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Monday, June 7, 2010

DUBBED AND DANGEROUS TRILOGY: THE ULTIMATE COLLECTION -- DVD review by porfle

There's a certain pleasure in running across one of those no-budget, shot-on-video flicks that are fun to watch simply because the filmmakers have the desire to make something good and the talent to pull it off.  With his DUBBED AND DANGEROUS TRILOGY: THE ULTIMATE COLLECTION, a trio of short action-packed spy comedies (which, combined, add up to a decent feature length), martial arts whiz and do-it-yourself film auteur Ara Paiaya comes through with flying colors (and feet).

DUBBED AND DANGEROUS (2001) begins with a subway bombing by the mysterious Ms. Boom, and Agent Ara is assigned to take down the international terrorist organization that she works for.  Their leader is a smooth Asian baddie named Shek (Waikee Shek) who comes to appreciate Agent Ara's fighting skills and sees their various encounters as an ongoing challenge.  A briefcase figures into things somewhere, but like the rest of the story it isn't really important.

Two things make this short well worth watching: the comedy and the action.  Paiaya is skilled at both, effortlessly mixing the two as his deadpan character bumbles in and out of dangerous situations filled with bits of business that are both funny and at times dazzling.  Each martial arts battle zings with flashy-cool moves that the lanky, loose-limbed Paiaya pulls off with enough style to keep things interesting from start to finish, while the humorous touches make it all the more entertaining.


Paiaya, who was born in Iran but raised in Scotland, performs all of his own stunts, several of which are quite impressive, and executes a variety of inventive fight moves (with no wirework whatsoever) including a flying triple-kick that takes down three opponents at a time.  He also has an amazing knack for flipping things into the air with his foot and kicking them at peoples' heads.  Like a low-budget Jackie Chan, Paiaya makes whatever's within reach--car doors, luggage racks, gym equipment, etc.--a part of the action.  An early fight between Ara and a bad guy named "Vin Petrol" takes place in an auto shop, and ends with Vin knocking himself out by breaking a board over his own head to prove how tough he is.

DUBBED AND DANGEROUS 2 (2003) introduces a new super-villain, Big Al (Alex Clark), and his extremely hostile henchman Mr. Goodbye (Graham McConnell), who kidnap Ara's partner Agent Raquel (real-life wife Raquel Paiaya).  The film opens with a fight in a parking garage, with Agent Ara amazing his opponent by accidentally pulling off some Matrix-style moves.  This time he gets a little help from some cute female operatives known as the Angels, who get in a few good kicks of their own.  The story isn't always coherent and the editing tends to be somewhat confusing at times, but the next frenetic action scene is never far away.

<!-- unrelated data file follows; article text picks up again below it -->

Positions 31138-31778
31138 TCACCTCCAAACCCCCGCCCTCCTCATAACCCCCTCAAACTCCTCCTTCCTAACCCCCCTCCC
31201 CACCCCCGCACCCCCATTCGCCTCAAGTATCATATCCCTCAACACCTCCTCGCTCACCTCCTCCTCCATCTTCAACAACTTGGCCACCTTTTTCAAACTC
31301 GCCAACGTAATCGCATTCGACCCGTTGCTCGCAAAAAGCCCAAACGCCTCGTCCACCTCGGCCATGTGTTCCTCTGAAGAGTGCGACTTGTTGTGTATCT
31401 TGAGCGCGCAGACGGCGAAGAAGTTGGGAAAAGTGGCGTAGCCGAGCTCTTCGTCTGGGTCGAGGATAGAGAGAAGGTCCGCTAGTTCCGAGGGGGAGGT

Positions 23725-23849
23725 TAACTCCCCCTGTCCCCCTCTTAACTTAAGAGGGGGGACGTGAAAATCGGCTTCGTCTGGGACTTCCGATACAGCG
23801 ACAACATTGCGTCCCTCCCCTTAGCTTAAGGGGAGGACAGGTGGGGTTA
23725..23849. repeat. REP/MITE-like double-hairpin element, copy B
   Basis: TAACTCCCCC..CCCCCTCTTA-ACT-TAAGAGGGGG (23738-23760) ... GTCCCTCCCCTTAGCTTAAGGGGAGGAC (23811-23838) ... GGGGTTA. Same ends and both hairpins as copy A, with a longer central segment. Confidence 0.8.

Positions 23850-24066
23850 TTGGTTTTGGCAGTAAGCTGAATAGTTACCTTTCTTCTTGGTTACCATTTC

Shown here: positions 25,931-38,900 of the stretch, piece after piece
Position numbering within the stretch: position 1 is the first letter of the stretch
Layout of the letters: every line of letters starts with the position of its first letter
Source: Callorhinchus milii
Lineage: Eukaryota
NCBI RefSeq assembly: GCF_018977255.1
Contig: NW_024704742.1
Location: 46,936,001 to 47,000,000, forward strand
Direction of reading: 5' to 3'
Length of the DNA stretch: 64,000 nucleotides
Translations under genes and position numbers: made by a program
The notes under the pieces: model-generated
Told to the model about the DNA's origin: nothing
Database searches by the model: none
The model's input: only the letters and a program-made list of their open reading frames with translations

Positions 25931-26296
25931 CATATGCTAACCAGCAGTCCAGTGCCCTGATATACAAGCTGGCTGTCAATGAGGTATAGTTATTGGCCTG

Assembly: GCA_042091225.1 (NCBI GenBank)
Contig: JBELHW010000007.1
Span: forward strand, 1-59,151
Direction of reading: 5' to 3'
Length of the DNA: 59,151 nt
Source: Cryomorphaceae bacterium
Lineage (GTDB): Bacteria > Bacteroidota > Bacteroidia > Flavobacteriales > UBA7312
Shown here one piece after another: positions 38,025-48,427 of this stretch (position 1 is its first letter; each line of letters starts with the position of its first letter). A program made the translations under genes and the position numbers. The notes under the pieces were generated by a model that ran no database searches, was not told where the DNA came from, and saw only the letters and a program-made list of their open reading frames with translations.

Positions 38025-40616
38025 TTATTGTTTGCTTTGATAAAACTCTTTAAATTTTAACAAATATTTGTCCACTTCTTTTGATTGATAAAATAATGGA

Sight gags abound as he destroys the classic airplane kit his boss is meticulously assembling in his office and later makes a shambles of trying to shadow Mr. Goodbye without being seen.  At one point we get a peek at the burly assassin's "10 Things To Do Before I Die" list, which includes: "1) Meet my parents; 2) Get layed; 3) Kill Ara; and 4) Take over the world."

I liked Ara's wacky encounters with the Mexican Ninja (Keith Milne), who proves an elusive nemesis after their initial THE NAKED GUN-inspired meeting.  The comedy highlight for me, however, is watching Agent Ara battle with a newspaper that he's found on a park bench.  There's something almost Keatonesque in seeing him trying to read this ever-expanding newspaper that finally engulfs him and sends him flying backwards over the bench.

DUBBED AND DANGEROUS III (2004) brings an increase in budget, running time (52 minutes), and production values, along with a couple of big-name cameos.  Robert "Freddy Krueger" Englund makes a brief appearance (fittingly enough, in a dream sequence), and Hong Kong cinema expert Bey Logan takes on our hero in an exciting hallway fight scene. 

This time Ara's briefing in the boss' office is complicated by a menacing potted plant that won't let him alone.  Shek's back, giving a motley group of henchmen a pep talk in the park: "Okay now, listen up.  Everything's been organized for the escape of Big Al from the maximum security prison tomorrow.  You've got some chill-time from being evil, so let's play some football."  Somehow an unsuspecting Agent Ara gets involved in their game and it turns deadly, with amusing results.

This relatively elaborate wrap-up to the trilogy has everything the first two had only more so.  The action scenes are bigger, including some thrilling scenes in an automobile graveyard in which Agent Ara actually has wrecked cars launched at him by a guy in a forklift.  Along with the usual gang of baddies and femme fatales, we meet a sinister new villain in Shek's diminutive protege, Mini-Shek.  As always, there's a stunt-packed fight every few minutes and the jokes come fast and furious, most of them scoring at least a chuckle while some are laugh-out-loud funny.

The DVD from Cult Classics is widescreen with Dolby 2.0 sound.  A trailer for the trilogy is included.  Each film contains a superb musical score by Euan A. Baird.

DUBBED AND DANGEROUS TRILOGY: THE ULTIMATE COLLECTION should please low-budget indie film fans who'll enjoy loads of martial arts mayhem spiced with humor that's like a slapdash mix of Inspector Clouseau, silent film comedy, WHO'S HARRY CRUMB?, and anything else that happened to get thrown in at the time.  There's a homespun quality to all of this high-spirited fun that's sort of endearing, with producer-director-writer-star Ara Paiaya coming off as one of the most likable shlub-heroes you'll ever see.  And, of course, the dubbing, rightfully so, is atrocious.


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